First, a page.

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The Spokesman-Review Newspaper The Spokesman-Review

Spokane, Washington  Est. May 19, 1883
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Sue Lani Madsen: I-1552 puts in spotlight transgender agenda

It was the former drill sergeant on a February 2017 Heritage Foundation panel discussion who announced, “Biology isn’t bigotry, biology is the truth.” In her opinion, the transgender agenda is not about bathrooms, but about male violence and patriarchal domination of women. She doesn’t care if you call her a bigot.

Sue Lani Madsen: It’s time to fix Washington’s flawed public disclosure rules

One hundred eighty-five candidates just filed to run for public office in Spokane County. And many of them were in violation of the Public Disclosure Commission rules the day they filed. It wasn’t intentional. It’s an artifact of conflicting statutes and rules accumulated since the Public Disclosure Commission was created in 1972.

Sue Lani Madsen: Stress and common sense

If we treated our domestic livestock the way public wildlife managers treat “their” herds of bighorn sheep, we’d have animal welfare activists pounding on the barn doors.

Sue Lani Madsen: Supreme Court races are under-the-radar but can change lives in big ways, so vote

Washington voters are faced with competitive races for not one but three seats on the Washington Supreme Court. And last Wednesday night, all six candidates appeared on the Gonzaga campus at a forum organized by the League of Women Voters. The McCleary decision on school funding and the ruling to block charter schools inspired a small bipartisan group of legislators, including former U.S. Sen. Slade Gorton, to recruit challengers.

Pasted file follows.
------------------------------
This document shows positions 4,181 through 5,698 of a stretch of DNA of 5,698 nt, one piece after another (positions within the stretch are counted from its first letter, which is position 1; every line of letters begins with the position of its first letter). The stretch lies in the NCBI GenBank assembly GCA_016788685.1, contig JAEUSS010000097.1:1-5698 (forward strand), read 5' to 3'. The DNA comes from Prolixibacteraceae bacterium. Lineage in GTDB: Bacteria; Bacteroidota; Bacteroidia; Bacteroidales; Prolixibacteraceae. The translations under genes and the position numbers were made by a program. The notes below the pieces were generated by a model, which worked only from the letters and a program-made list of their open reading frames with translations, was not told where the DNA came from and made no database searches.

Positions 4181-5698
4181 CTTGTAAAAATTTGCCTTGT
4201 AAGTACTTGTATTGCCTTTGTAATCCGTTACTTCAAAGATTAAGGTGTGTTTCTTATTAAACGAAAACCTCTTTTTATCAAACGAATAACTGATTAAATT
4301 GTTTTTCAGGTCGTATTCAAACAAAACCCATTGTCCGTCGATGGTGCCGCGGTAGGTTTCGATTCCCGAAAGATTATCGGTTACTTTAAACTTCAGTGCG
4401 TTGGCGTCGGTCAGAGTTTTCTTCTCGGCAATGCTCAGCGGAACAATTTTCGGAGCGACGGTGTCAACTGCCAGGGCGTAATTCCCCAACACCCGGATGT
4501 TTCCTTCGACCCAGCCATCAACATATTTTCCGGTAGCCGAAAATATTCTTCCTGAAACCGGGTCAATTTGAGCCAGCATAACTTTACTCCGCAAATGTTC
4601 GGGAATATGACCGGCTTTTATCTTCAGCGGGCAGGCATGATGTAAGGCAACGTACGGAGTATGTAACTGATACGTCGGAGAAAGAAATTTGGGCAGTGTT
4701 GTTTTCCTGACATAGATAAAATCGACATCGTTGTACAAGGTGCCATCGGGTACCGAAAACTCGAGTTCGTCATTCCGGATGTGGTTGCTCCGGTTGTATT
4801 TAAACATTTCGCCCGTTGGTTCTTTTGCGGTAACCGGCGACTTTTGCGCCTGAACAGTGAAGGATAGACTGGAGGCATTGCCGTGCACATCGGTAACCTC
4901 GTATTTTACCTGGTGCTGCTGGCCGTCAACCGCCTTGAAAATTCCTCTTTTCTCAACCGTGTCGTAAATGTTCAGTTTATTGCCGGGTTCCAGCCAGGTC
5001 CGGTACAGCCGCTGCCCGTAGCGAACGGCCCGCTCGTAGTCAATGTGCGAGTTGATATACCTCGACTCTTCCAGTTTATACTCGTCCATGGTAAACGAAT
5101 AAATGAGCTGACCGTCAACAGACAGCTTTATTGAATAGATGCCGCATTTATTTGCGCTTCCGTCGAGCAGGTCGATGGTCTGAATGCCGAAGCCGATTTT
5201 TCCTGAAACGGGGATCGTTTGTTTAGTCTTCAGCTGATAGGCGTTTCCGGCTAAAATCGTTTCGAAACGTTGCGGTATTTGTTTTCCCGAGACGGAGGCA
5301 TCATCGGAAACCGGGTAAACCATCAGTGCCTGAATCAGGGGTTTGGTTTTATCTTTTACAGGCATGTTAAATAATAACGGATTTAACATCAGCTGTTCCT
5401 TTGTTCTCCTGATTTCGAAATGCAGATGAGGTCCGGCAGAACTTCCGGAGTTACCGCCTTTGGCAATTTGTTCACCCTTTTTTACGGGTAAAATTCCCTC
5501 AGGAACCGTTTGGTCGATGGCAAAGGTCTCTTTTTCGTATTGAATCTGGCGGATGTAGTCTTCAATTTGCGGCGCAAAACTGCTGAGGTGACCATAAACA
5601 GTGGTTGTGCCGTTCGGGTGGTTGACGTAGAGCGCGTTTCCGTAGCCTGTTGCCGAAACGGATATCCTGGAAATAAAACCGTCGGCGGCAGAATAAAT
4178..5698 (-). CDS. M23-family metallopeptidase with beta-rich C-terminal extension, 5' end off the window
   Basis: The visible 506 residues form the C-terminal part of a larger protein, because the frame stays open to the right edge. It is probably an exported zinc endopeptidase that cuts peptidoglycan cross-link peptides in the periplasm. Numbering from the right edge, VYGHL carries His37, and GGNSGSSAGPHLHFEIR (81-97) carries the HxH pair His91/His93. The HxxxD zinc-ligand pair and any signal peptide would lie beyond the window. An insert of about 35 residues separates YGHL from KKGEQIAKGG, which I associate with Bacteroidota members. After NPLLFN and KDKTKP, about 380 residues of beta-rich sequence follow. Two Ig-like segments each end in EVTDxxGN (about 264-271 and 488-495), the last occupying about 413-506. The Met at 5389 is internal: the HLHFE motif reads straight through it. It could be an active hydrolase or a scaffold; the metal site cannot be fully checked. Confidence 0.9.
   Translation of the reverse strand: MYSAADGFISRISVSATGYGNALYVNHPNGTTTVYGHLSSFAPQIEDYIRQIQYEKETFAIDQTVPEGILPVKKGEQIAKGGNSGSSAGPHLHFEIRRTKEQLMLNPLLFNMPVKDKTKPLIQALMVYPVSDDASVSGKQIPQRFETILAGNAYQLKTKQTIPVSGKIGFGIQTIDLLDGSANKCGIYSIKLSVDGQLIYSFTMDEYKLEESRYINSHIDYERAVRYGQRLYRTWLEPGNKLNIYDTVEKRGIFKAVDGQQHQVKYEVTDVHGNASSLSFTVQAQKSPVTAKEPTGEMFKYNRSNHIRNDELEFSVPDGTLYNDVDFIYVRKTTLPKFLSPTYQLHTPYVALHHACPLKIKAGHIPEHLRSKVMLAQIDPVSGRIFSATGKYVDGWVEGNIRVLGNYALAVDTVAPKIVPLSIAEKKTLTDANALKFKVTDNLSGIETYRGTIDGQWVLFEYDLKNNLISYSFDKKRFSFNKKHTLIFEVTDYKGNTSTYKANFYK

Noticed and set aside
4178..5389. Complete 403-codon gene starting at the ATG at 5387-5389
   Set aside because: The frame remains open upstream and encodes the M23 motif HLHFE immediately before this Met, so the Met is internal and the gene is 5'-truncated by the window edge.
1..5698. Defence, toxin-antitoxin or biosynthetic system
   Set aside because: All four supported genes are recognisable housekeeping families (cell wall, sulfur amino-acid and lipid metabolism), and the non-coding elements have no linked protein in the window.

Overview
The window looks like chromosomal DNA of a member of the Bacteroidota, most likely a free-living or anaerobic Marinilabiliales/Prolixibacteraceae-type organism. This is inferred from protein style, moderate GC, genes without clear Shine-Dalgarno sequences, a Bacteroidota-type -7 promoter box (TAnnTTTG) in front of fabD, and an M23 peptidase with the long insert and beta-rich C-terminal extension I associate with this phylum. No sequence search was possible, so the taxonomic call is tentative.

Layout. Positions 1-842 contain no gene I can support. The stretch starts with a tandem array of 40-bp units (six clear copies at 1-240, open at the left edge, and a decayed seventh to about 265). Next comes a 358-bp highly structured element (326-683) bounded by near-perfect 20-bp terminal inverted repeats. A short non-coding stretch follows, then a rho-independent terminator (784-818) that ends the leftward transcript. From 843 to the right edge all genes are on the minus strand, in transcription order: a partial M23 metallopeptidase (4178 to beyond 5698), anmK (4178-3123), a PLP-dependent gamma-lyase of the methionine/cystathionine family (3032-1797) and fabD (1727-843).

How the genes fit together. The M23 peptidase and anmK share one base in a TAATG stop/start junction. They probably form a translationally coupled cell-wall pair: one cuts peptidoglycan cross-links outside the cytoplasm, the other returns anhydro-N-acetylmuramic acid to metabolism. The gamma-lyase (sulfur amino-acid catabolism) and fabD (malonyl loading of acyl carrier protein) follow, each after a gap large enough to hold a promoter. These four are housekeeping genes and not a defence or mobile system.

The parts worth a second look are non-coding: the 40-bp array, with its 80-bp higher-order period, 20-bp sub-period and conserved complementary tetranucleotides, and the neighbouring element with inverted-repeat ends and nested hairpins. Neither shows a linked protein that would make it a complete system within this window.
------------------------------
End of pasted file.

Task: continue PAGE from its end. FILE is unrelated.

Sue Lani Madsen: ‘Rewilding’ movement is misguided

The concept of “rewilding” is gaining prominence, but Sue Lani Madsen says the movement to return large swaths of land to its “natural” state ignores history and the adaptability of ecosystems.

Sue Lani Madsen: It’s time to return federal land to the states

Transferring federal lands to the states became uncommon after the first 38 states joined the union, but the habit didn’t become law until the 1976 Federal Land Policy and Management Act. A Congressional policy that changed once can be changed again.

Sue Lani Madsen: Strict regulations on child care drive up cost and hurt families

Who cares for your child when you can’t is an intensely personal decision. Parents want options that respect their values and fit their family culture. In the last 10 years, the biggest barrier to choice in child care has become the state. Child care is a family function. When mom or dad isn’t available, parents turn first to their personal networks. Informal exchanges with extended family, friends and neighbors fill the need for occasional care, but anything on a consistent basis or involving money comes under state control.